Thursday, February 28, 2013

Personal Recollections of Van Cliburn

Years ago, never mind how many, I was a voice student at Southern Methodist University (SMU) in Dallas.  This was way before the NCAA "Death Penalty" for their football program.  Anyhow, my voice teacher asked me if I had plans that evening.  Van Cliburn was coming to SMU to perform with the Dallas Symphony Orchestra.  She had a ticket that she could not use and wondered if I would like to go.

Thanking her profusely, I grabbed the ticket, half afraid she'd change her mind...

I went to the concert.  The orchestra played during the first act.  Then after intermission, Van Cliburn joined them.

The audience had been rude prior to the intermission.  Many of them were late in coming, apparently not wanting to hear the symphony without the evening's soloist.  They made noise as they entered, talked over the music, laughed, greeted friends in the audience, and rattled their programs.

The orchestra was playing "The Rites of Spring" by Stravinsky, which if you ever saw Disney's "Fantasia" was what played during the death of the dinosaurs segment.  In other words, in places, it is a loud piece of music with throbbing drums.  I could hear the audience members over the music.  Like I said, they were rude and dismissive of the talented musicians.

After intermission, a red-headed tall "drink o' water" walked to the piano to thunderous applause.  Mr. Cliburn had arrived.  Then an amazing transformation came over the crowd.  They sat rapt and silent, all eyes on the man at the Steinway.

He played brilliantly, nimbly through a difficult program, and came back through NINE encores.  Before or since I've never seen any musician come back for that many encores.  He looked exhausted at the end.  I suspect he put his whole heart into the music.  No wonder he was tired.

He had the complete attention of the crowd.  There were no sounds - no auditorium coughing - no shifting uncomfortably in the seats - no whispers - only reverent silence.  And most telling, there was a space of a few seconds before the audience applauded after he finished each piece.  Any performer will tell you that is the sign the audience is transformed, taken to another place by the skill of the artist.

Like the rest of the audience I was transfixed with open-mouthed awe.  I wasn't very sophisticated in those days, hadn't had a lot of life experience.  But I recognized true genius when I saw it.

You've probably read how he won a prestigious piano contest in the Soviet Union, but you may not know how hard that was.  America and the Soviet Union were enemies engaged in a cold war.  We were told that they wanted war.  They were told the same thing about the United States. They were the first to put a satellite in the sky.  It was a big deal for American families to look up at the night sky and see the little point of light travel across the star field.  I remember as a little girl watching it cross the sky.  It was creepy.  You knew your enemies had put it up there and they were probably watching.  (Don't get me started on how they used dogs in their test rockets.  That was the ultimate proof to me that they were mean.)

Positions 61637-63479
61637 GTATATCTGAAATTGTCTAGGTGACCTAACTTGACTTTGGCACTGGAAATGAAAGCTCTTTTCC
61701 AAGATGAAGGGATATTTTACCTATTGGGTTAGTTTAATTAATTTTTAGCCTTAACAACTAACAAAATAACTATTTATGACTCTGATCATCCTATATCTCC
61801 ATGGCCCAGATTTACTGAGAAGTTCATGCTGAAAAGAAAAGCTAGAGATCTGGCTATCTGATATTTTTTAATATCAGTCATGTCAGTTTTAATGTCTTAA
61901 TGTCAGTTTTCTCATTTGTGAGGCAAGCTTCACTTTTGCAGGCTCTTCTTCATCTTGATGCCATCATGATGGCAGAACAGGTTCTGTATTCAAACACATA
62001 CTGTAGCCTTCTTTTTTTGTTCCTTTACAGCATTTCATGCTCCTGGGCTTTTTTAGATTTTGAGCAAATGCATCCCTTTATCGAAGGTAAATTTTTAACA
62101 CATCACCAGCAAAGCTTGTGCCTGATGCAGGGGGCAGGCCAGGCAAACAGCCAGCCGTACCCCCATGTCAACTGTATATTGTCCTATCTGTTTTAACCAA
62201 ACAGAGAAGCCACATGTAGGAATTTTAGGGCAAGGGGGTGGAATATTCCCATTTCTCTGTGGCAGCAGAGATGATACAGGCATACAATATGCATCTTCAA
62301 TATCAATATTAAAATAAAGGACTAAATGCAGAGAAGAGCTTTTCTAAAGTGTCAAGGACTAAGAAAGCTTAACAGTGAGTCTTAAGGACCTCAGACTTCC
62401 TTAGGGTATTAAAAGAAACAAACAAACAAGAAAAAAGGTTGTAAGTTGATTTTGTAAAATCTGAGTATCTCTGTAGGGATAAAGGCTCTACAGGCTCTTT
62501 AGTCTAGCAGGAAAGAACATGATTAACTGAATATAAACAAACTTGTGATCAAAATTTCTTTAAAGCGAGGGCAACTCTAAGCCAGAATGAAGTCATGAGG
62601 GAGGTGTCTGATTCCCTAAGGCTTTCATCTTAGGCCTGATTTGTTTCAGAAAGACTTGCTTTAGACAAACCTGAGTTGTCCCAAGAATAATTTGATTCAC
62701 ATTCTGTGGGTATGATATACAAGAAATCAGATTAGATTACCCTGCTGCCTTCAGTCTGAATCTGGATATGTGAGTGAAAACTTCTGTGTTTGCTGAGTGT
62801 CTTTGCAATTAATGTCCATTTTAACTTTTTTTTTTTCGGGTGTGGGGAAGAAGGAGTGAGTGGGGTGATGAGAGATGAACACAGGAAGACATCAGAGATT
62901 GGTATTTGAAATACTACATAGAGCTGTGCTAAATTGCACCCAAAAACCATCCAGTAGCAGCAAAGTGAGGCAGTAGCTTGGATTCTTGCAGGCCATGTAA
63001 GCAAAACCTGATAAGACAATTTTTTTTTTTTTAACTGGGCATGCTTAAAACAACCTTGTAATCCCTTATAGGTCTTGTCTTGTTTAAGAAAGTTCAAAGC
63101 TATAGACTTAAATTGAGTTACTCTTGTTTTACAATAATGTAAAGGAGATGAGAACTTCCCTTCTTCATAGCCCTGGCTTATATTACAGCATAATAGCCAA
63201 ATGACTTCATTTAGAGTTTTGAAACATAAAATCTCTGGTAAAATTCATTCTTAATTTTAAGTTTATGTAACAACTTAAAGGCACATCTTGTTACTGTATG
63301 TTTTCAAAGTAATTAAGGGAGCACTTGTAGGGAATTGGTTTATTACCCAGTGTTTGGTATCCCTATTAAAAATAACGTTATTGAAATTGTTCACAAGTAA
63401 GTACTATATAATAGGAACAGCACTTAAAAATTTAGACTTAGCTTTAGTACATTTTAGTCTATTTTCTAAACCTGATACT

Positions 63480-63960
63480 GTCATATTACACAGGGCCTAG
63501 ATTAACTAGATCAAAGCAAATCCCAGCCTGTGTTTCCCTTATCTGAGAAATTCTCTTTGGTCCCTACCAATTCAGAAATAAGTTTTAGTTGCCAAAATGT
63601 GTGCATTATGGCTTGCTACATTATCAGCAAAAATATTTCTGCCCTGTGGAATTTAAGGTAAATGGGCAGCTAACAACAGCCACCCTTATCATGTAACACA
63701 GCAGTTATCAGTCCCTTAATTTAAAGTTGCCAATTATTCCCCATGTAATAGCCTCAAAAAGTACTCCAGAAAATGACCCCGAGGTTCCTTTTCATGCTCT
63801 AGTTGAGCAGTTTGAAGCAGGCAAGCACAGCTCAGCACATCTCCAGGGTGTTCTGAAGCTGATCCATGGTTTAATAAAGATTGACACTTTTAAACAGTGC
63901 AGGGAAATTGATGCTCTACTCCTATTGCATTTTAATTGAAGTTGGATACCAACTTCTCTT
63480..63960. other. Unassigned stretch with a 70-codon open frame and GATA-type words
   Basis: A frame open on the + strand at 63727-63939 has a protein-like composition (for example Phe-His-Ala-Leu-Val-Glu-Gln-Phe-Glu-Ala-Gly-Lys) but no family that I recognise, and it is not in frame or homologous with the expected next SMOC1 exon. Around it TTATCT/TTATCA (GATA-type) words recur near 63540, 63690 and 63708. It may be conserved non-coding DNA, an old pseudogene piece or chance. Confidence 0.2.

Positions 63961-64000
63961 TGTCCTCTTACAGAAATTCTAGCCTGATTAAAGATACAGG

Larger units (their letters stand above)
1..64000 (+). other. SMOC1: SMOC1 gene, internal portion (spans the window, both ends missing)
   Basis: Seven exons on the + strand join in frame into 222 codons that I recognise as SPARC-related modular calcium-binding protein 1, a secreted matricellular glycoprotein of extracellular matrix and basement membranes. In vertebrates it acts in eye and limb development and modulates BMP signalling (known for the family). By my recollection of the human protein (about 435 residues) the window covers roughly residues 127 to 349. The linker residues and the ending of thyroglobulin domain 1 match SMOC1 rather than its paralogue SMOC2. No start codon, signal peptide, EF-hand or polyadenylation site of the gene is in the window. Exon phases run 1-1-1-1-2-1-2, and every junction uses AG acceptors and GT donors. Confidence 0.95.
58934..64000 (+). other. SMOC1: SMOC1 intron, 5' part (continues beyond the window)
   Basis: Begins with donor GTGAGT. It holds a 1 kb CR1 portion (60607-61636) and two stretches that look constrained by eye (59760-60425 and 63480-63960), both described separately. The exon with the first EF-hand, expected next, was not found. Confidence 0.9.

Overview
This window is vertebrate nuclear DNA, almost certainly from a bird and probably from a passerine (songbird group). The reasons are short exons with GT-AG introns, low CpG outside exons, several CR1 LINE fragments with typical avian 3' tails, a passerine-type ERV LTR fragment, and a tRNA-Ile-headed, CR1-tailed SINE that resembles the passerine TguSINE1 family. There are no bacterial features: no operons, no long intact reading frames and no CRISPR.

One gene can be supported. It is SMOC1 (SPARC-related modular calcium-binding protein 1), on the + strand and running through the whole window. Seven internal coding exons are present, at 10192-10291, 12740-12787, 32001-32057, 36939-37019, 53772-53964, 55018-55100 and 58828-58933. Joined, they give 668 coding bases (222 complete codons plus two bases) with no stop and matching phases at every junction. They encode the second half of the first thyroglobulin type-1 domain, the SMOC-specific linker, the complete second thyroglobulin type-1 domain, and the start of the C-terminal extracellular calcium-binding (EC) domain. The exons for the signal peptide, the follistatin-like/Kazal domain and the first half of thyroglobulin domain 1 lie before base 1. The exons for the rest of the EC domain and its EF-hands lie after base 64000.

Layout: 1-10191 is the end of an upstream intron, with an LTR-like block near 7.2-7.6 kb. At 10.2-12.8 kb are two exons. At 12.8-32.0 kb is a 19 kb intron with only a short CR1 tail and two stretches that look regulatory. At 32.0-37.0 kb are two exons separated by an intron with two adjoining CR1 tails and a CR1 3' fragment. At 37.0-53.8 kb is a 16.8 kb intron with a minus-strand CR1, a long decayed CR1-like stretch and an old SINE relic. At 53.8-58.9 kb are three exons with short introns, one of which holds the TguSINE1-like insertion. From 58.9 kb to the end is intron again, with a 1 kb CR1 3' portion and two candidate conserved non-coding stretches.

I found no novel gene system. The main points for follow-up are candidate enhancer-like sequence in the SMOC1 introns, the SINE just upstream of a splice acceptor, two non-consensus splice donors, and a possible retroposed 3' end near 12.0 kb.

Van Cliburn won the music competition the year after Sputnik was launched.  I read that Nikita Kruschev, their premier at the time, had to ask the members of their Politburo if the prize could really be awarded to an American.  The general consensus was if Cliburn was truly the best then he should win. 

Kruschev would become famous to Americans by his trip to the US where he addressed the United Nations and proclaimed to the Americans, as he banged his shoe on the podium, "We will bury you."  Given that visit and the Cuban Missile Crisis, sales of fallout shelters in the US rose to an all-time high.

Yet Cliburn continued traveling periodically to Russia.  He won them over with his skill and artistry, winning their biggest prize at a time when Americans were discouraged from traveling over there at all.  He was a kind, warm, funny young man from Kilgore, Texas.  His music crossed all barriers that existed between the US and the USSR.  The soviets loved him.  And so did we.

He was truly an ambassador of good will throughout his life.  His music spoke for him and reached people of all national origins, political affiliations, and dogmas.

He passed away quietly yesterday, surrounded by friends and family.  Van Cliburn touched this world like very few.  Fortunately, he left us the gift of his recorded music.  Check it out sometime.


  1. I will indeed check it out. A wonderful memory you shared, and restores my faith that some languages can cross barriers, whether they have words or not.